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If we combine this info with the data we managed to get on the manufacturer’s web-site we will get a full formal specification of this product. Although, I have to admit that there were a few contradictions here: the package sticker features CAS# Latency 4, while the manufacturer’s web-site suggested it is CAS# Latency 5.

The second value is most likely to be the correct one. Here is the formal technical specification of the Kingston HyperX KHX7200D2K2/1G DDR2 memory kit:

  • Frequency: 900MHz DDR;
  • Nominal timings: 5-5-5-15;
  • Organization: 64M x 8 DDR2;
  • Nominal voltage: 2.0V;
  • The kit contains two 240-pin unbuffered DDR2 SDRAM modules, 512MB each, without ECC support;
  • Memory modules are equipped with blue aluminum heatsinks;
  • Memory modules are provided with life warranty.

I would like to stress right away that the specifications we have just seen are somewhat different from what we could see by overclocker’s memory solutions offered by Kingston’s competitors. Most products of the kind support 1000MHz nominal frequency (PC2-8000), while Kingston set the nominal frequency of its modules to 900MHz (PC2-7200). And it is with even less aggressive timings of 5-5-5-15! Maybe it can be explained by the fact that the nominal voltage all Kingston HyperX KHX7200D2K2/1G memory modules are tested with during the production process is set to 2.0V. As you know many other manufacturers have no problem setting the nominal voltage to 2.1V and even 2.2V. However, I honestly don’t think that Kingston reduced the speed parameters on purpose, especially today when the competition in the memory market has become really aggressive. I believe that we should look deeper at the roots of things if we want to find out why the specification of these memory modules is so much different from the specs of alternative solutions from other memory makers.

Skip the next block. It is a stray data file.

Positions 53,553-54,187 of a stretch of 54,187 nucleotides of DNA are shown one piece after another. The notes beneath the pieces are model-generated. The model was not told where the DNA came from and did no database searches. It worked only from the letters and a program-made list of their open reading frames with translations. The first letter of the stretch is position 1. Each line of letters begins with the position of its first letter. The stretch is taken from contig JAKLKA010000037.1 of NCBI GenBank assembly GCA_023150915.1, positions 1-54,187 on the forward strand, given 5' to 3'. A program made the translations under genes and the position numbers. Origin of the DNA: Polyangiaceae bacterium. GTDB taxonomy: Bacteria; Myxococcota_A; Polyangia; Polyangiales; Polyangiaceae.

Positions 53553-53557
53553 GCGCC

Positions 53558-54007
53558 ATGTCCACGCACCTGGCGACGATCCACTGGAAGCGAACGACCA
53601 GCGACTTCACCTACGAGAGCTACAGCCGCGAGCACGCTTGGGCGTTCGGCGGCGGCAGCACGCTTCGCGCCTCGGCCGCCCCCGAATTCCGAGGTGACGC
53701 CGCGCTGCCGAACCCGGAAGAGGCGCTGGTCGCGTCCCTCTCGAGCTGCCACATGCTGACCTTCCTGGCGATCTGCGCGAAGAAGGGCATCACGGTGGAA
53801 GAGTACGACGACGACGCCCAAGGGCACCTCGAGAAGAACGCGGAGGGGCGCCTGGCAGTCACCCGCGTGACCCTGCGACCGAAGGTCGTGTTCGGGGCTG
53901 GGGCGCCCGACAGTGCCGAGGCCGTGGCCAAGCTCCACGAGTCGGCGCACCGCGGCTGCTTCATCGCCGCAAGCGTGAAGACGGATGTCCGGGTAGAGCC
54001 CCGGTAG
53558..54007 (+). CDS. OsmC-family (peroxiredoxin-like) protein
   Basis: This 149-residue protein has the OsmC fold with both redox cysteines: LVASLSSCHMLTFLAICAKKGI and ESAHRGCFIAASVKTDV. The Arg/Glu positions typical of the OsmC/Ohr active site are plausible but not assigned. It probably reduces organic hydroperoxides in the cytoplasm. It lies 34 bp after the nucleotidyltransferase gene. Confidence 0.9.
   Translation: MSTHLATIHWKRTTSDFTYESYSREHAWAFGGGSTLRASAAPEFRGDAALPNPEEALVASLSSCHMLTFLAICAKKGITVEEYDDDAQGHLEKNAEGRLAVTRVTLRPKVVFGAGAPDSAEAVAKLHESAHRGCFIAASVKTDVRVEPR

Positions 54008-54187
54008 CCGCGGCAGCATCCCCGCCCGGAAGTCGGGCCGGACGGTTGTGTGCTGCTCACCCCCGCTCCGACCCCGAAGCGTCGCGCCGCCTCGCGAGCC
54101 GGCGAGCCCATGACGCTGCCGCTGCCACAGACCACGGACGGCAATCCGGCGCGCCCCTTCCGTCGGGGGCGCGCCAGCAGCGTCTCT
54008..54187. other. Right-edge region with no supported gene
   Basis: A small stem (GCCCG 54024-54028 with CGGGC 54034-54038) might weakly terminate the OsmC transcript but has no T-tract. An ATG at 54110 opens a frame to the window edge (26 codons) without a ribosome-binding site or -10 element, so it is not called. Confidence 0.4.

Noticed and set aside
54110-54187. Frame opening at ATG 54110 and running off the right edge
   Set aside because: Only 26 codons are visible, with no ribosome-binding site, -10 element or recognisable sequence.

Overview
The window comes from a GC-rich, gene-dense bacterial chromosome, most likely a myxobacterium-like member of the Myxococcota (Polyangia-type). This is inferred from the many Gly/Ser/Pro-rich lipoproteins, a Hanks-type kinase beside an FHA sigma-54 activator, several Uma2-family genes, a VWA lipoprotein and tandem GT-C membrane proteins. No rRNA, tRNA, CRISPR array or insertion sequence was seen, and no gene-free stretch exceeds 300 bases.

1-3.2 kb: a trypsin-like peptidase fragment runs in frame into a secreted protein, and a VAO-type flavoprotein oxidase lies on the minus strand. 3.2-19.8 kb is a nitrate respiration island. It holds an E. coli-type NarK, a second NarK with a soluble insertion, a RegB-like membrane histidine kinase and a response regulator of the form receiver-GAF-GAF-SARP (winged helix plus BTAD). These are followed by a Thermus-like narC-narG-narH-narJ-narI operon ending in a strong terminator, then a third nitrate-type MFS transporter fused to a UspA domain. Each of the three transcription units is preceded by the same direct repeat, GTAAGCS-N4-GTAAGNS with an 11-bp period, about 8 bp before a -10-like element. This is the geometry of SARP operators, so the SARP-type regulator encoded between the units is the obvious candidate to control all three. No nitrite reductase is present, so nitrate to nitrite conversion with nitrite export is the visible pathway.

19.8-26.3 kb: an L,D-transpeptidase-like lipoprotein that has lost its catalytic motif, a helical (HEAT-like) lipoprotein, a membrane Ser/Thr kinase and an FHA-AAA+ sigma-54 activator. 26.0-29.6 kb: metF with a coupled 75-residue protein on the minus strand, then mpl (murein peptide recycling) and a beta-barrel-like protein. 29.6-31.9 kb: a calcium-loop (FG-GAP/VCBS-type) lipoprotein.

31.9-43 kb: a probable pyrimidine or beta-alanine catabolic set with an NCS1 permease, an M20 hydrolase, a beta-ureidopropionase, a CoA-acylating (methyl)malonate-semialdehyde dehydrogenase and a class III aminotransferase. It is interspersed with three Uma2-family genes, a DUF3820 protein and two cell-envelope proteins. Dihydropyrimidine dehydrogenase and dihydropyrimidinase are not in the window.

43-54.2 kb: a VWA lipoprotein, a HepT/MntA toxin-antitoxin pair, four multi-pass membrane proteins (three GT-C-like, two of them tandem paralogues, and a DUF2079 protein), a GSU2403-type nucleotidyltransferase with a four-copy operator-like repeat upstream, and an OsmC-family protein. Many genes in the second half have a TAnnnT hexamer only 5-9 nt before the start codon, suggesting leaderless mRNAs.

And where are these roots in our case? Well, they are right under the heat-spreader. Here I would like to specifically stress that the sticky conductive take Kingston uses to fasten the heat-spreaders to the chips is of excellent quality. As we will see during the test session its conductive features are truly great, but besides that it holds the heat-spreader in place with perfect security. It turned out a tricky task to remove the heat-spreaders from the Kingston HyperX KHX7200D2K2/1G memory modules. However, our curiosity was overwhelming, so finally our efforts were rewarded :) When we removed the heat-spreaders we discovered that the DDR2 SDRAM Kingston HyperX KHX7200D2K2/1G memory modules are based on Infineon chips. Their full marking is HYB18T512800AF3S.

This turned out a sensational discovery for us: it was the first time we saw these chips in an overclocker product. Moreover, all other memory manufacturers of well-overclockable DDR2 SDRAM solutions have always used Micron D9DQT chips in their modules. Does it mean that Kingston engineers managed to find a worthy alternative to the good old Micron chips?

According to the specification, Infineon HYB18T512800AF3S are intended to support CAS# Latency 5 at 667MHz frequency. However, it doesn’t really mean anything yet. The official specifications of the Micron D9DQT chips are exactly the same.

 
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